Defensively, the Vikings are underrated. Though they lack impact players, they have a veteran secondary led by FS Darren Sharper, and a fast, effective linebacker corps helmed by MLB Napoleon Harris. The defensive line won’t lead the NFL in sacks, but defensive tackles Pat and Kevin Williams (no relation) can stuff the run and free the speedy linebackers to make plays. While the Vikings aren’t a Super Bowl favorite, they should be a solid team.
A tough opening schedule – a trip to Washington, followed by visits from Carolina and Chicago – could trip them up, but if they can get to their Week 6 bye at 3-2, or even 2-3, Minnesota should contend for the NFC North crown. The lack of a major impact player, though, will keep them just short of the promised land.
2006 Prediction: 9-7
Chicago Bears (11-5)
Last year’s biggest surprise returns ten starters from a defense that led the NFL in points allowed (12.5 per game) and carried a struggling offense to the NFC North title and the NFL playoffs. Led by Brian Urlacher, the Bears’ defense, barring a rash of injuries, should remain in the NFL’s upper echelon, though a slightly tougher schedule means that last year’s mid-season talk of record-setting will likely die down in 2006.
As it was in 2005, the Bears’ offense is their biggest question mark. Can Rex Grossman finally stay healthy, and establish himself as an NFL quarterback? Can Thomas Jones and second-year player Cedric Benson co-exist, and give Grossman a solid running game? Can they find a wide receiver to compliment aging Muhsin Muhammad? The Bears’ offense finished 29th in yards and 26th in points scored last season; if they can improve even a few notches, this defense can carry them a long way.
But that seems unlikely. Grossman has had his chances; even in the rare times he has stayed healthy, he has not impressed. Backup Brian Griese has been inconsistent throughout his NFL career. The Panthers demolished the Bears in the playoffs last season; with a year to prepare for this defense, NFL coaches will catch up a bit. The Chicago defense will slow down just enough for the Bears to lose their NFC North title.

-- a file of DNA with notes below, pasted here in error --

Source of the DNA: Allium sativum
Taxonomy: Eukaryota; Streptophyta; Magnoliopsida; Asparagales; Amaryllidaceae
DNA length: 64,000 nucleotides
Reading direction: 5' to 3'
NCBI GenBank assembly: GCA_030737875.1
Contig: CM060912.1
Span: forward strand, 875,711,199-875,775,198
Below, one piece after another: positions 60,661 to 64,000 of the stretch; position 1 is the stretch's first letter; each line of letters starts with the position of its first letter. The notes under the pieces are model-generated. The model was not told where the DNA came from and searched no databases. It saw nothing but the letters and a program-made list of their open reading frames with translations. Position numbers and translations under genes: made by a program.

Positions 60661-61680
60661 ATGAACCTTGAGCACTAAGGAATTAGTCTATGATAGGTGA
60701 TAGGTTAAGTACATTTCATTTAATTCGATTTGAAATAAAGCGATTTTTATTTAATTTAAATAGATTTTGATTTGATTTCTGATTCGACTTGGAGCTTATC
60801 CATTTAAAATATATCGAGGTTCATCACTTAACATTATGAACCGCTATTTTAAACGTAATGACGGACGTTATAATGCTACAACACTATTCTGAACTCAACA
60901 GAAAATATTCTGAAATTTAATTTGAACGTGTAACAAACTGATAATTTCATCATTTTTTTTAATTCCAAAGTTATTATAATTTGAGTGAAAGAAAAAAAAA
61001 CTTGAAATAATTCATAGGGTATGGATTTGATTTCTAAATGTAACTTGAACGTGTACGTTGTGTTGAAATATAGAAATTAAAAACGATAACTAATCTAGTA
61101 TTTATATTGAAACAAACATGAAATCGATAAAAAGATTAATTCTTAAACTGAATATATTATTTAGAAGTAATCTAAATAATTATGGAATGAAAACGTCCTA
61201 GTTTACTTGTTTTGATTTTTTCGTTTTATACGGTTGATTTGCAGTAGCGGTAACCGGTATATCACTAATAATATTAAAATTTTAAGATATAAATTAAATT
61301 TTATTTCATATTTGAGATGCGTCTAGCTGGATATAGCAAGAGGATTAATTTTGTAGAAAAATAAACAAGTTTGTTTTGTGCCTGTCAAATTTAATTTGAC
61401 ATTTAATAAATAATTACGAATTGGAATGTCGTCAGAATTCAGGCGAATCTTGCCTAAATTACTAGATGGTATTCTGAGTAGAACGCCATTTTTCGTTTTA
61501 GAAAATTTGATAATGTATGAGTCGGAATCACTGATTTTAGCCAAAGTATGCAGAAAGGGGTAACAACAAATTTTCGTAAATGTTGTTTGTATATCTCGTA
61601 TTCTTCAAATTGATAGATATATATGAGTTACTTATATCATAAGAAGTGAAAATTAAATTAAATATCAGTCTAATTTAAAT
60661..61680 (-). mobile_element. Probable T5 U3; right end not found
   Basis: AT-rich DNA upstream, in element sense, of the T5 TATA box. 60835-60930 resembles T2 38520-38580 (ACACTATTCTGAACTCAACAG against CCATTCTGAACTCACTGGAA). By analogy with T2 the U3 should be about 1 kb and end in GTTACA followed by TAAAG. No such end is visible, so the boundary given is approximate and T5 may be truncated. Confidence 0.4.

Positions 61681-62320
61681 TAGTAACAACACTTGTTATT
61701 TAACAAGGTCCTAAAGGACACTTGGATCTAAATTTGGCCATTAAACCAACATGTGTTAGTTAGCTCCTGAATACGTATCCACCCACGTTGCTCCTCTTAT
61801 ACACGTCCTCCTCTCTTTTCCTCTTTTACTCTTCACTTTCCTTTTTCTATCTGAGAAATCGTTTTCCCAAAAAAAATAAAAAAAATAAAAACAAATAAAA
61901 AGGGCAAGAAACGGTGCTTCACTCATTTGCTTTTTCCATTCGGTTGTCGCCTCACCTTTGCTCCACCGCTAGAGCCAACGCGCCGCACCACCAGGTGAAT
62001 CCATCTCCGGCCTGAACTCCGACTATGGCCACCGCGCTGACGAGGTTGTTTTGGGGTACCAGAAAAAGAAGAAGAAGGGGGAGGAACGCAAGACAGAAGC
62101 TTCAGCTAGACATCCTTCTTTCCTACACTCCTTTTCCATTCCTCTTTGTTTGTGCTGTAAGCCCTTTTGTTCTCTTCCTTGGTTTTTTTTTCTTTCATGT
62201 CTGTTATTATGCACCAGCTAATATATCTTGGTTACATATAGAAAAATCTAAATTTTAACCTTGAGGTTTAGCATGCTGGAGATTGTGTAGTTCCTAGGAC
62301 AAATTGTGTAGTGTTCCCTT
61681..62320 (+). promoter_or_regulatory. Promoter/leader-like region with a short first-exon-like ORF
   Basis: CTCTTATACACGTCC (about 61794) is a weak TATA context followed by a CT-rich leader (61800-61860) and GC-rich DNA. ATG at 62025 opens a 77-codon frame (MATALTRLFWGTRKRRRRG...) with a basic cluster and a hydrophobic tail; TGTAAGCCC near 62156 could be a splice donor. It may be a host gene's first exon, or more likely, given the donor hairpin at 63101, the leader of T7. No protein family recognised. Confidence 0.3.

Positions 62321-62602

2006 Prediction: 8-8
Detroit Lions (5-11)
There’s plenty of pre-season coverage of the Lions; with a new quarterback (Jon Kitna), new coach (Rod Marinelli), and a new offensive coordinator (former Rams head coach Mike Martz), there’s hope for a fan base that has struggled through the misery of five straight seasons with double-digit losses.
That hope will have to wait until at least 2007, however. Fernando Bryant and Terrence Holt upgrade the secondary, and Kitna is a definite improvement over Joey Harrington, but otherwise, this is the same Lions team that struggled a year ago. Young wideouts Charles Rogers and Mike Williams have been benched early, the offensive and defensive lines remain essentially unchanged, and the defense still lacks speed and impact players in its front seven. The addition of Martz and Kitna, and the return to health of RB Kevin Jones, who looked like a star in the second half of 2004, should help. But the Lions have too many holes to contend for an NFC North title this season.
The Lions weren’t helped by the schedule makers; they open against Seattle, at Chicago, and home for Green Bay, followed by trips to St. Louis and Minnesota. It gets easier in the second half, and the Lions will be improved, but it’s doubtful they can surprise the league – and their fans – this season.
2006 Prediction: 6-10